Patient-Generated Health Data, Analytics Boost Organizations’ ROI

Patient-Generated Health Data, Analytics Boost Organizations’ ROI
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Patient-generated health data from such things as wearable devices, mHealth apps, and remote sensors is poised to become a key asset for healthcare organizations, particularly those that understand and embrace the benefits that Big Data analytics have to offer.

In fact, 73% of organizations that have adopted personalization technologies have seen positive financial results, according to a new report from Accenture.

The “Accenture Healthcare Technology Vision 2015,” report highlights emerging technology trends that will affect the health industry in the next three to five years.

Just about 84% of healthcare execs agree or strongly agree that in addition to training people, the industry will have to focus on training machines, including using algorithms, intelligent software and machine learning.

And 83% agree that the increase in clinical data means healthcare provider organizations will not only have to manage employees but intelligent machines as well, according to Accenture.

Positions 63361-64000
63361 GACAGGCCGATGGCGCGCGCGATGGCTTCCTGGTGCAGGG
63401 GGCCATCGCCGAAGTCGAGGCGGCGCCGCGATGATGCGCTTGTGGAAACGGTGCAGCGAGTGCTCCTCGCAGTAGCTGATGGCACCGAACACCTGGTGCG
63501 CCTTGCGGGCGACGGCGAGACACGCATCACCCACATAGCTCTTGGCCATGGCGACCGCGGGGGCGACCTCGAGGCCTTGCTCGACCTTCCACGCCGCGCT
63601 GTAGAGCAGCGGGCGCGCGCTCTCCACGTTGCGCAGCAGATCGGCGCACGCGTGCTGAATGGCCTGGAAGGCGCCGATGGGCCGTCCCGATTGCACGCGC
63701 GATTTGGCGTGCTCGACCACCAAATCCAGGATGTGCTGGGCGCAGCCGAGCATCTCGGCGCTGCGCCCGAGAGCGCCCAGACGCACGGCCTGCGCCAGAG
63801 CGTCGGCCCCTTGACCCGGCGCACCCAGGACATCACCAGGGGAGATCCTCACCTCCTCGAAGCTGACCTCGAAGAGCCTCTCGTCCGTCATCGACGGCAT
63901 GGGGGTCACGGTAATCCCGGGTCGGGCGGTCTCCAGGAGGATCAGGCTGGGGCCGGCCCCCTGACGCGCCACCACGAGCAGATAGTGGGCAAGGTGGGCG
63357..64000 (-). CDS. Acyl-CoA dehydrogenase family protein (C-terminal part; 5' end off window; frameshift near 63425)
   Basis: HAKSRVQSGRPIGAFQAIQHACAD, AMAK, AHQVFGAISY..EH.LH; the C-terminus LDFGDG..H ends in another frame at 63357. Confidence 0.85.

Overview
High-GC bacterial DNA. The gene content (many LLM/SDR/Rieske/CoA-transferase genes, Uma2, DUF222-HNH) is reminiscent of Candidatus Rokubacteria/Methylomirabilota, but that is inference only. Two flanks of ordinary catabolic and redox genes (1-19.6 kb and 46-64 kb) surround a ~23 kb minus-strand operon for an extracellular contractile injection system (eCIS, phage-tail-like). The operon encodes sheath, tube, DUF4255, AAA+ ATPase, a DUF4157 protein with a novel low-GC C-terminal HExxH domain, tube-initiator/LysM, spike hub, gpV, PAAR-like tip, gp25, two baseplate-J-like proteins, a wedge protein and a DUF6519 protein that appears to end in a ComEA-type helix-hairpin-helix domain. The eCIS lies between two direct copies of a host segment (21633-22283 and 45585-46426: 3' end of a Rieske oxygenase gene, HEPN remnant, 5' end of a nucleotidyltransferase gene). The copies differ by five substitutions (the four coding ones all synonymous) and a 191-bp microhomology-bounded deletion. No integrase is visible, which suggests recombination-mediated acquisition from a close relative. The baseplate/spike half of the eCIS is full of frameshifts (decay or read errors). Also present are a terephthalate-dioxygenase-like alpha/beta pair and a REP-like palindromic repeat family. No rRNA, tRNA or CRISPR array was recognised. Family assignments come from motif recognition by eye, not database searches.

Healthcare organizations are investing in a number of machine learning techniques to develop and improve their Big Data analytics capabilities, the survey notes.

Fifty-nine percent of these organizations are using rule-based algorithms to drive smarter software that makes it easier for them to use analytics to gain insights from Big Data—insights they can use to make better decisions and provide better healthcare. In addition, 45% are using predictive analytics to turn raw data into actionable insights, according to Accenture.

But more than turning huge amounts of new data into insights, these new techniques will enable a single platform for data that’s generated by patients, doctors and clinicians, the study notes.

According to Accenture, 85% of doctors say wearable devices enable patients to be more involved with their own health, while 76 percent of patients say that wearables help them better manage their health and even improve it, Accenture notes. And monitoring their health is the main reason that 54% of patients say they use smartphone apps.

“We’re entering an era of personalized healthcare where patients expect to have a meaningful and convenient individual health experience, both virtually and in-person,” says Kaveh Safavi, who leads Accenture’s health business. “The advent of real-time patient data, smarter technologies and individualized services will help health providers break from their traditional business models and provide outcome-focused services for individuals.”

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